W. Freeze fraie Tiling &xnd£a«ple Trackenoduie Hediodule Channel
flask Load Script Fade ¦ OogTal aiple- loaded successfully
Patch | Hisc 1 Hisc Blanker | Window Systen Enter BSC 11 Hap
Unlauts_J Caps Shift_| HapCapsLock | EditHook_| Hn CapsLock |
Ho ESC Key_| No CMC Key_ Cue Unit| 8 I Sucu 548 fllert 1888
quit DIRECTORY OPUS 5 NEWICONS This is simply a complete set
of new small icons for use within DirectoryOpus 5.
You can use these new-look icons to replace the ones used by the program. All the icons are stored within a single drawer and you can access them from there.
The Newkons supplied for Directory Opus 5 by this collection offer an entire set of replacements for the originals.
Change the advanced features of Workbench with MultiCX. Make sure you read the documents thoroughly before enabling some options.
• KEYBLANK (sets the mouse pointer to be blanked when you start
• LEFTYMOUSE (switches the mouse buttons over)
• SCRCYCLE=MMB BMB (If you have a middle mouse button you can set
it to cycle through the available screens by using the MMB
If you don't have a three button mouse, you can set the option to be activated when both of the mouse buttons are pressed instead by using the BMB parameter)
• MOUSESHI FT=R B MMB (allows you to select multiple icons
easily using either the right or mid-mouse button.
When set, click on the first icon you want to select and then hold the mouse button down. Click and hold the qualifier button (right or middle) and then let go of the left button and click on the other icons. Finally, release the qualifier button)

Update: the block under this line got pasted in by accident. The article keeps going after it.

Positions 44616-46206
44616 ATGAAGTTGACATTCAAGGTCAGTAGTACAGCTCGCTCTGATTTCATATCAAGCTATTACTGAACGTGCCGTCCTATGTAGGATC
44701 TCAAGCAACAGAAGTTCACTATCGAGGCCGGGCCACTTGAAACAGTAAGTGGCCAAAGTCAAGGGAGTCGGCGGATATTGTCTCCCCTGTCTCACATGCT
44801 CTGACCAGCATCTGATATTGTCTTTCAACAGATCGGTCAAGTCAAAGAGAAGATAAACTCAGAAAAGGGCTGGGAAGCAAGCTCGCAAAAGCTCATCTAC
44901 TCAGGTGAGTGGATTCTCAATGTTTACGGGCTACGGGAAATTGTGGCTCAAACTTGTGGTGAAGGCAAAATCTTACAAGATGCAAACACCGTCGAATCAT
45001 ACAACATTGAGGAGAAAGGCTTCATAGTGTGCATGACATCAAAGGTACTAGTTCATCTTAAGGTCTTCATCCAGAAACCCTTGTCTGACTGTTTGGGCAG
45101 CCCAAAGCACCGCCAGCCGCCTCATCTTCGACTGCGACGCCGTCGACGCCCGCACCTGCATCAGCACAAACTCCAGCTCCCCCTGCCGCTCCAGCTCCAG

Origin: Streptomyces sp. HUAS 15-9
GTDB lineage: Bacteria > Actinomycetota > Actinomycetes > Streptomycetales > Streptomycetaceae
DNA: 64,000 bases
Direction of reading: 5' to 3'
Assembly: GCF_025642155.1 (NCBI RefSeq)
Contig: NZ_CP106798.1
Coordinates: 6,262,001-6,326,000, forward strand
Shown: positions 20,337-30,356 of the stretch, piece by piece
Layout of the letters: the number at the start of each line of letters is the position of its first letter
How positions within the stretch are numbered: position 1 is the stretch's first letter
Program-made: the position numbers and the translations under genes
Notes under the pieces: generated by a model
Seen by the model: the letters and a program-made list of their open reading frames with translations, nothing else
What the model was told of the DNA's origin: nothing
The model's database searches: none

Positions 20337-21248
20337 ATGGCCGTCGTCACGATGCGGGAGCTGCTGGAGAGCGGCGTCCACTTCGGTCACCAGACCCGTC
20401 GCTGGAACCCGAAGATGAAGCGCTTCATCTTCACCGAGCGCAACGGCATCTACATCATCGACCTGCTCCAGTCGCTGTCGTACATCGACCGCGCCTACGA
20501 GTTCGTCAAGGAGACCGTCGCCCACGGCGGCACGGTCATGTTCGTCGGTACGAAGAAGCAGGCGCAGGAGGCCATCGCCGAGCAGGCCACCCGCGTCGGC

• SUNMOUSE (activate the window when the pointer moves over it)
This is the latest version of the program that allows you to
take an existing animation created in an animation package and
add events and sounds. The interface is easy to use - simply
select a frame and choose an action. This new version has
various fixes and new features as well as a slightly redefined
interface. Included in the package is a playback utility so
that you can play back your movies without having to have the
AnimatED program loaded.
ANIMATED 1.5 AniiatED vl.58, 81997-98 bv Nrto VigeUus o| Project: PogTatk.flED_ HotFlushI IBIS Save The Shareware movie maker has a slightly enhanced face as well as new features and bug fixes. Read the docs for full details and more information.
BlackBorder ( |(...)| HudStar Q|(...)| Sound£iIter (?;(...) | fiauge Qi No Gauge Saw Script I Plaufoii I Show Fra g I About... I fart toil I Prefs I Screen j Disk j 1 ShapeSh ifter Workbench Screen o j 1 J Uelcoae to flniiatED!
Successfully Cli WINDOWS ENHANCEMENTS The MultiCX program can adjust the way the handling of individual windows works:
• WINCI.OSE= Qualifier&Key (lets you use the keyboard to close
the active window)
• WINZOOM= Qualifier&Key (keyboard can minimise or expand
windows, like clicking on the Zoom gadget at the top right of
• INREMEMBER (remembers the last window active on a screen and
reactivates it when switching back to a screen)
• WINCENTER= Qualifier&Key (keyboard can centre the active window
in the middle of the screen) OS ENHANCEMENTS You can also
adjust some of the underlying features of the Amiga.
• HOTFLUSH=Qualifier&Key (keyboard can flush unnecessary data
from RAM)
• NOCLICK=l (sets the floppy drives to not click)